Spironolactone for Acne Treatment
Doctors prescribe oral spironolactone for off-label use, with acne treatment being a non-FDA approved indication. Spironolactone is prescribed for women experiencing acne vulgaris which is affected by hormonal changes in the body.
The SkinnySpironolactone for Acne Treatment
- avg. recovery
About the Procedure
Spironolactone is a medication for women who suffer from severe homonal acne vulgaris. For women who have acne that hasn't responded to over-the-counter benzoyl peroxide treatments or prescription Accutane, Spironolactone may help clear up clinically diagnosed acne vulgaris. Acne vulgaris involves blockage and/or inflammation of pilosebaceous units (hair follicles and their accompanying sebaceous gland). Hormonal acne is acne that typically flares before or after hormonal cycles. Spironolactone is a weak diuretic commonly used to treat fluid retention but has shown results for patients suffering from hormonal acne. Spironolactone binds the androgen receptor and reduces androgen production. These anti-androgen effects counter the hormones that promote the development of acne. It is advised to take the medication after a meal, once daily or as prescribed. Results from Spironolactone may take 4-8 weeks, so it is important to take this medication for the entire length of time prescribed.
The goal of Spironolactone is to reduce the appearance and occurrence of acne, specifically acne vulgaris in women.
What to Expect
For women experiencing acne flare ups caused by hormonal changes, Spironolactone may be prescribed to treat unwanted blemishes. While acne treatment is an off-label use, many women have seen improvements in their complexions when using this medication. Here is a quick guide for what to expect before, during, and after treatment with Spironolactone.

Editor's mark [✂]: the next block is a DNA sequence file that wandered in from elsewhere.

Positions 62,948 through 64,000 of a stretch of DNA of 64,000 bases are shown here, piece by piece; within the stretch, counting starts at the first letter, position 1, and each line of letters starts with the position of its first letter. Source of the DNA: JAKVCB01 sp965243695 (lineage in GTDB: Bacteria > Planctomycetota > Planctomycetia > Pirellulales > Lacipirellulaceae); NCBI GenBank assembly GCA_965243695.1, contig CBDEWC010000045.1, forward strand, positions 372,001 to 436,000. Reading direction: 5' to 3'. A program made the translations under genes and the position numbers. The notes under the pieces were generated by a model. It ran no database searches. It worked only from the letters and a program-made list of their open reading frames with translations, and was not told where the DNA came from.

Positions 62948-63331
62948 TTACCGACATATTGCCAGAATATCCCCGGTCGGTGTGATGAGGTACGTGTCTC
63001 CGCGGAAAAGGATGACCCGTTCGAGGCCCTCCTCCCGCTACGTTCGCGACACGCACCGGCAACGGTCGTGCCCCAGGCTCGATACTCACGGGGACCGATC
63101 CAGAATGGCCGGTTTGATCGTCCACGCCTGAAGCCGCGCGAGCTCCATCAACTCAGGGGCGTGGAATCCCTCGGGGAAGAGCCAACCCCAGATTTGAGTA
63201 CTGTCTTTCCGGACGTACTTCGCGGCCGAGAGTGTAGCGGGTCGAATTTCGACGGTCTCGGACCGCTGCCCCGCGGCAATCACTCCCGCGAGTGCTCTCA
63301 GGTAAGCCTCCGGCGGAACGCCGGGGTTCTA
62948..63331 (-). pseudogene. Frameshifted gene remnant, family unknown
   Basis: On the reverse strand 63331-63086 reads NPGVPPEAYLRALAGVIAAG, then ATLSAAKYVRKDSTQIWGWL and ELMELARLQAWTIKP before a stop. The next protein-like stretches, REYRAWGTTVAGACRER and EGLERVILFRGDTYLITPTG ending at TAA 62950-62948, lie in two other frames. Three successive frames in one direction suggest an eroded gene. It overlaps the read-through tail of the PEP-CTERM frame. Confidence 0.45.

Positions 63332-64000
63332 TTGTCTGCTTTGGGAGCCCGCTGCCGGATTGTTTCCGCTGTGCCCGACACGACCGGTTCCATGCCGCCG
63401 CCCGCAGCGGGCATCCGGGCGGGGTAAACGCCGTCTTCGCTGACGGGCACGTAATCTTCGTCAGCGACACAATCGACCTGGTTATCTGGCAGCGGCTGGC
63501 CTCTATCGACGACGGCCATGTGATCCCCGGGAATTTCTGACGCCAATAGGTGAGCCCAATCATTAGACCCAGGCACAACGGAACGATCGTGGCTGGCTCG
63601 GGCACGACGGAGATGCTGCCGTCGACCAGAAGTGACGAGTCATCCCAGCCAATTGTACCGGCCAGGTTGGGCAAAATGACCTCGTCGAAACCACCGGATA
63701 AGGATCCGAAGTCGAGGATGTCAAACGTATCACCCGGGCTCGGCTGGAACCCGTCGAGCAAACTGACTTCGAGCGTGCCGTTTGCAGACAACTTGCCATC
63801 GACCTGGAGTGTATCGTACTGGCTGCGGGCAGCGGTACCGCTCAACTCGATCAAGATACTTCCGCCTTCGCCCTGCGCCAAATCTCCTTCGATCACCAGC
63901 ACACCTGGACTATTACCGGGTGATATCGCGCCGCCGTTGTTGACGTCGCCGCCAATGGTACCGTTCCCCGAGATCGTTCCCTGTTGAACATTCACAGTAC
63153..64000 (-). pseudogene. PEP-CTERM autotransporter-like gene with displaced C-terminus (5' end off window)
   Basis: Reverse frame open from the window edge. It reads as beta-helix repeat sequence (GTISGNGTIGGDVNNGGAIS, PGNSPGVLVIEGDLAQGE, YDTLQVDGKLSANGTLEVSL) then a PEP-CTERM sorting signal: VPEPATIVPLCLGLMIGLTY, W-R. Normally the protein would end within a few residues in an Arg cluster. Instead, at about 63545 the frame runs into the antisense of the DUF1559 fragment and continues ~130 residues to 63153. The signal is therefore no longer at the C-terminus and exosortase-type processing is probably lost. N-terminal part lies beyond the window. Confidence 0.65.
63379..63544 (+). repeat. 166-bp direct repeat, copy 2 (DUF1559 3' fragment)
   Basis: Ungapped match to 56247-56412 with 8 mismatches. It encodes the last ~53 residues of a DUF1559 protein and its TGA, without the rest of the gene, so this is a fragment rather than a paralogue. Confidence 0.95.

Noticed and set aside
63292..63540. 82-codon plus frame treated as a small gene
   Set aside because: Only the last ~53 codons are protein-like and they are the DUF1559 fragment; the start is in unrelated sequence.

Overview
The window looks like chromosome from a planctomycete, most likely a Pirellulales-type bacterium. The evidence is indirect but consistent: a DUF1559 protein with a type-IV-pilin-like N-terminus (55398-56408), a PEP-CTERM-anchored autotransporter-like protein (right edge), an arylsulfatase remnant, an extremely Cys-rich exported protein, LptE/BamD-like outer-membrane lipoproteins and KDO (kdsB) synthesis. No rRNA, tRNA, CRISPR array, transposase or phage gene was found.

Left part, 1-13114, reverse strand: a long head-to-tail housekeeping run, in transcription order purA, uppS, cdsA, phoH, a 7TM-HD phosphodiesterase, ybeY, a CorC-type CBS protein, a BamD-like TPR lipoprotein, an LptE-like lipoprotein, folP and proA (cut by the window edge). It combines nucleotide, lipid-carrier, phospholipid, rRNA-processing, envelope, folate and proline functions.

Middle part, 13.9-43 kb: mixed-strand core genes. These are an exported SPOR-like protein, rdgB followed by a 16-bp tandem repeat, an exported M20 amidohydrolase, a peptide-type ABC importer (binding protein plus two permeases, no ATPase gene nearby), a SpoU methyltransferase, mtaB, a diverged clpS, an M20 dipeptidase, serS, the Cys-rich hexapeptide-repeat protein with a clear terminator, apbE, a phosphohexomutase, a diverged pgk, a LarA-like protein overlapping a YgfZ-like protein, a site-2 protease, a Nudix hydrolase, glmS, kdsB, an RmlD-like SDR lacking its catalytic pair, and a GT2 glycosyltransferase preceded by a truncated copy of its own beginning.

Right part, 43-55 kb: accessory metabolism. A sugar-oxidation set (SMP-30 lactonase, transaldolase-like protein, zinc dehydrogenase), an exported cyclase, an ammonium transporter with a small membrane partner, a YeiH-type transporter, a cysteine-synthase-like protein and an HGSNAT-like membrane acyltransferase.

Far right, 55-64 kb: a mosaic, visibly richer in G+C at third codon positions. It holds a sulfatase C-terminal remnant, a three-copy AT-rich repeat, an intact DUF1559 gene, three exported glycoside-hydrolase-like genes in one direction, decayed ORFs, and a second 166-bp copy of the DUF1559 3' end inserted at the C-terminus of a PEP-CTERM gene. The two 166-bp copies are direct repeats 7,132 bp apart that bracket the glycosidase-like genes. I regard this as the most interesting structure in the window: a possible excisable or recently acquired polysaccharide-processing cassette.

- No special measures need to be taken before treatment of acne with Spironolactone
- Notify your primary care physician once you have begun treatment
During Treatment: Week 1-4
Side effects will start to develop during the first month of treatment and may include:
- Menstrual irregularities
- Fatigue and dizziness
- Breast tenderness
No recovery is needed during or after acne treatment with Spironolactone.
The ideal candidate for spironolactone is a post-adolescent woman who is experiencing acne vulgaris (defined clinically as primarily inflammatory papules, many deep-seated and tender, that are located predominantly on the lower half of the face and anterior-lateral neck region).
Not Recommended For
Spironolactone is not recommended for men due to its anti-androgen properties. This medication is also not recommended for women who are pregnant, trying to become pregnant, or breastfeeding.
Side effects from Spironolactone may include menstrual irregularities, fatigue, dizziness, and breast tenderness, all of which are typically mild and rarely cause individuals to stop taking the medication. Most side effects are dose-dependent, except central nervous system symptoms (lethargy, headache, lightheadedness, dizziness). Women who are pregnant or are trying to become pregnant, should not take spironolactone because of the risk of feminization of the male fetus. Men should not take spironolactone due to a risk of gynecomastia.